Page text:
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Hallo again to all.

The southwestern corner of England entered written history as the kingdom of Dumnonia. Inhabited by a Celtic tribe called the Dumnonii, who seem not to have lost their identity to invading Romans, it was a stronghold of the Brythons or Britons. When the Diocese of Crediton was created there in AD 909, it included both the tribal lands today called Cornwall and those called Devon. In AD 1050 the bishop moved the see city from vulnerable Crediton to the safer Exeter, thereby requiring that the diocese now be called the Diocese of Exeter. A great cathedral was built in Exeter over the span of some 270 years. When finished in about AD 1400, the Cathedral Church of Saint Peter at Exeter became one of the world's great cathedrals.

By the 19th century the Diocese of Exeter had become unmanageably large. With five archdeaconries, two assisting bishops, and more than 20 deaneries it was a prime candidate for division. In December 1876 the Diocese of Exeter was split to create the Diocese of Truro, which encompassed all of Cornwall. Chosen as the first bishop of the new Diocese of Truro was Edward White Benson, who later became Archbishop of Canterbury.

Cornwall was at that time thriving economically. Its tin mines and fisheries and dairy farms were very productive, and Cornish miners were considered the most skilled in the world. Bishop Benson's new flock, therefore, consisted in large part of tin miners and fishermen and their families. One of the problems he faced was that Truro had no cathedral, and no building that was a credible candidate for elevation to cathedral status. No new cathedral construction been started in England since 1220; the task of building from scratch was daunting. Construction of the permanent Cathedral of the Blessed Virgin Mary was begun in 1880, but Bishop Benson needed a transitional cathedral of some sort.

In just a few weeks in the summer of 1880, Cornish carpenters threw together a barn-like building for interim use, made of Cornish elm wood. No cardboard tubes were involved. It was uninsulated, not well sealed against the elements, and seated fewer than 400 people. But it had to do, because the permanent cathedral would not be consecrated for seven more years.

During the new bishop's first Advent season in his rickety barn of a cathedral, he was anxious to deter the tin miners and carpenters and fishermen from spending Christmas Eve in a pub. There were many pubs in Truro, so he devised a service for Christmas Eve that he thought would interest them enough that they would go to church and not to the pub. He devised and announced a 'Festal Service for Christmas Eve'. Bishop Benson's biographer (his son Arthur) recalled that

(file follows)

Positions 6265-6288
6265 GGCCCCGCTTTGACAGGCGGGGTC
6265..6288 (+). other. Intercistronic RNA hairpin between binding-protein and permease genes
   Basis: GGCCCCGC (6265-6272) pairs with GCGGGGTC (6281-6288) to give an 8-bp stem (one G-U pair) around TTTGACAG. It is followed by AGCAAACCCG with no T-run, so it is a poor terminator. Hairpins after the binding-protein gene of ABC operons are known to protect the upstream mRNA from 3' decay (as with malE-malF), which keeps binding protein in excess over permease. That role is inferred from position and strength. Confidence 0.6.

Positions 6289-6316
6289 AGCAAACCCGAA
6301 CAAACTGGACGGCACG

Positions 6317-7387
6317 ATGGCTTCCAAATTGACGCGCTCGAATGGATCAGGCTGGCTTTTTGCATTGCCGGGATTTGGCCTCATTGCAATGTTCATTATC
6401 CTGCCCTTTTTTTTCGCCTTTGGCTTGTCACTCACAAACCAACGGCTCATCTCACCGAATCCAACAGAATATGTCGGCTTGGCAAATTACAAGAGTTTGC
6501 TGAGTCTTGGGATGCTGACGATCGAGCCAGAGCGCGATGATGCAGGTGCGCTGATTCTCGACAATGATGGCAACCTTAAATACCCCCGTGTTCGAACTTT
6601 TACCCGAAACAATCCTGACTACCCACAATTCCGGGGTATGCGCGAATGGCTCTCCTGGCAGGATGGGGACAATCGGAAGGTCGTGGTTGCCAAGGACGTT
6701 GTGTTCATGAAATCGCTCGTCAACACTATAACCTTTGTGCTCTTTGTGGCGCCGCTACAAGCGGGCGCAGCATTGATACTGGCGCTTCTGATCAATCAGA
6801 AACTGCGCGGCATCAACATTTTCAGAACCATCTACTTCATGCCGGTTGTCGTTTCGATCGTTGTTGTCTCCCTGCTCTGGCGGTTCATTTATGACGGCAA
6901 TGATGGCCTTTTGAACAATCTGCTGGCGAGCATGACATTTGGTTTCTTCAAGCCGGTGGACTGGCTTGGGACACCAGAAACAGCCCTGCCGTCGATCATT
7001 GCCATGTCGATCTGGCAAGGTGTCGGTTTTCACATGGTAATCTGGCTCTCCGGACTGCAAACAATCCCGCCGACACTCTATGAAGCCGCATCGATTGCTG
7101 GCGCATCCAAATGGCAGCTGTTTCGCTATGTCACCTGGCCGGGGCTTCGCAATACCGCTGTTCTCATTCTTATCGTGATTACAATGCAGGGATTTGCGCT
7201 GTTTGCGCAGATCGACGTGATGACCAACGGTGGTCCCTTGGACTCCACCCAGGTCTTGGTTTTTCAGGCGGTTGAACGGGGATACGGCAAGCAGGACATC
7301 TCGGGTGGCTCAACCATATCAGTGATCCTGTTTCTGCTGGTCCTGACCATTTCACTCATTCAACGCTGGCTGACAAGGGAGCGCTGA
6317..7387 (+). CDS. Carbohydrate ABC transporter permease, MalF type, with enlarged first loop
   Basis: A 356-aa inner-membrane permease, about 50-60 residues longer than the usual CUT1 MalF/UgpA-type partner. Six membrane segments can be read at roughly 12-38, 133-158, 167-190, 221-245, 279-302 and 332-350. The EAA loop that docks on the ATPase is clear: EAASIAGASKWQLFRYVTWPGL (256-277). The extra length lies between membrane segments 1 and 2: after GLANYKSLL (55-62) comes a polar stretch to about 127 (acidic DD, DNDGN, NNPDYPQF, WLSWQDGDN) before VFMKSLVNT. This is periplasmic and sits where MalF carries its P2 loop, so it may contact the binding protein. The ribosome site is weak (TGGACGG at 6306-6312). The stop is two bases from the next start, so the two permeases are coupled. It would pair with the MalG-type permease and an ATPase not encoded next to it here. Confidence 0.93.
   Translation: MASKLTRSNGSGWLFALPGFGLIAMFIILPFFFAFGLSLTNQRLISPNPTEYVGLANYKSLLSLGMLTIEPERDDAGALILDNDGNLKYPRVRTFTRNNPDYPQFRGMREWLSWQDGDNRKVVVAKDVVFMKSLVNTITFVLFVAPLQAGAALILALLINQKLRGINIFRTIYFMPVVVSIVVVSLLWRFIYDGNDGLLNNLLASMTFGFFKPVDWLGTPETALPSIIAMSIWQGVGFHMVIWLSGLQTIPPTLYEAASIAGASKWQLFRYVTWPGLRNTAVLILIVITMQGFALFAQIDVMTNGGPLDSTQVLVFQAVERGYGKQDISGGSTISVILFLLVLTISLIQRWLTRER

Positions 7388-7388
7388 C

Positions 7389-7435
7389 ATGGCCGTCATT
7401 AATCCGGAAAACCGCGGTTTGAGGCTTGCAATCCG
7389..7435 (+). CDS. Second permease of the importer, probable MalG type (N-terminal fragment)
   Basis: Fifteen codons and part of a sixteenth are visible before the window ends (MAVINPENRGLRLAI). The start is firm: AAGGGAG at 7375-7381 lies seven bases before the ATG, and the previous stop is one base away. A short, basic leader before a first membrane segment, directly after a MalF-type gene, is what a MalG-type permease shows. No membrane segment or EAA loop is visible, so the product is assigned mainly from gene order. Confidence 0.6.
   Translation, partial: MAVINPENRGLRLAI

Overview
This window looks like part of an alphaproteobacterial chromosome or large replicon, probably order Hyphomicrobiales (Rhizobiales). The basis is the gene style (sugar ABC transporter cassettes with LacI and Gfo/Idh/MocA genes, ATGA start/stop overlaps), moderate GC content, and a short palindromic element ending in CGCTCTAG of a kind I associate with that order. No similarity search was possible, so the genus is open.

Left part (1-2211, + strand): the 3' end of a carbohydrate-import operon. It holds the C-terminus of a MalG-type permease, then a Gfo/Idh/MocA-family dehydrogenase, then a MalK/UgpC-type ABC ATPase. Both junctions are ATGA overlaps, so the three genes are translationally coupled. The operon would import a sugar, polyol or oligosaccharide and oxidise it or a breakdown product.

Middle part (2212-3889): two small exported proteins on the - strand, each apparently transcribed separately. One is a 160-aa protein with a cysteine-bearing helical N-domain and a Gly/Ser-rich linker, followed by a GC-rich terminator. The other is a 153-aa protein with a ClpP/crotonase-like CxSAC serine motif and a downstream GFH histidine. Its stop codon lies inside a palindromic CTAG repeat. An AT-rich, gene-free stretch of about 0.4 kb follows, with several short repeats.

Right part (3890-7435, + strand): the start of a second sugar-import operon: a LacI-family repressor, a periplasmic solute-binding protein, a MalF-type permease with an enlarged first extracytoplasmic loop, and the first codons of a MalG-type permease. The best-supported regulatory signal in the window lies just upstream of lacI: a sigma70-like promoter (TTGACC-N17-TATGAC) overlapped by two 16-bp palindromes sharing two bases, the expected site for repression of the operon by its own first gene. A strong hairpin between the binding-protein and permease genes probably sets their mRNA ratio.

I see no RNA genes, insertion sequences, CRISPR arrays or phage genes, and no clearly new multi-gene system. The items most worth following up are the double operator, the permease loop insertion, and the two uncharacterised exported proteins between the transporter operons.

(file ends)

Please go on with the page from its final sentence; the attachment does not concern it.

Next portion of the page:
...we used to have a service originally drawn up by him for Truro Cathedral, called "Nine Lessons with Carols." The first three of these short lessons, consisting of five or six verses each, were read by Choir-boys, the next two by Choir-men, the following three in succession by one of the Chaplains, the Curate, and the Vicar of the parish, and the last by the Archbishop, who also gave a benediction before each of the nine carols.*

That first Christmas Eve in Truro the final lesson was of course read by Bishop Benson himself. We know of no record of the attendance or of the participants' sense of success or failure, but Bishop Benson thought enough of the service that he continued it every year there in Truro.

By early January 1883, Bishop Benson had gotten himself translated to Canterbury, where he was Archbishop thereof until his sudden death in October 1896. The successor bishops of Truro continued the Truro tradition of the Nine Lessons service and it is still held there to this day on 23 December. The next Archbishop of Canterbury, Frederick Temple, did not continue the tradition there, but the Dean of King's College Cambridge, Eric Milner-White, had come across the Truro service and believed that it was something for King's College to adapt and adopt. The first lessons-and-carols event was held in King's College Chapel in 1918, and every year thereafter.

The annual King's College Festival of Nine Lessons and Carols has become world-famous, and has through the decades inspired a majority of the world's Anglican churches to hold some sort of lessons and carols service each Advent or Christmas. We believe that the extraordinary harmonization and arrangement by Arthur Henry Mann of 'Once in Royal David's City', which always opens the Kings College service, has been an important component of the success of that event. (So has its being broadcast worldwide by the BBC every year).

On Tuesday 17 December 2013 at 7:00pm, Truro Cathedral will stage a reconstruction of the original Nine Lessons service. A full description of this marvellous event can be found here on Truro Cathedral's website. If you are lucky enough to find some way to be in Cornwall that evening, the event will begin with a 6pm lecture on the reconstruction process. The service will be webcast and will be available online afterwards. If you can't make it, perhaps you can be in St Mary's Street in Truro on 23 December for the 133rd Festival of Nine Lessons and Carols at the site of the first one. Well, near the site: the wooden transitional cathedral was torn down more than a century ago. Probably it was used for firewood.

See you next week.

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15 December 2013

*The Life of Edward White Benson, sometime Archbishop of Canterbury, Volume 1. Arthur Christopher Benson. Macmillan, 1899. Page 639.

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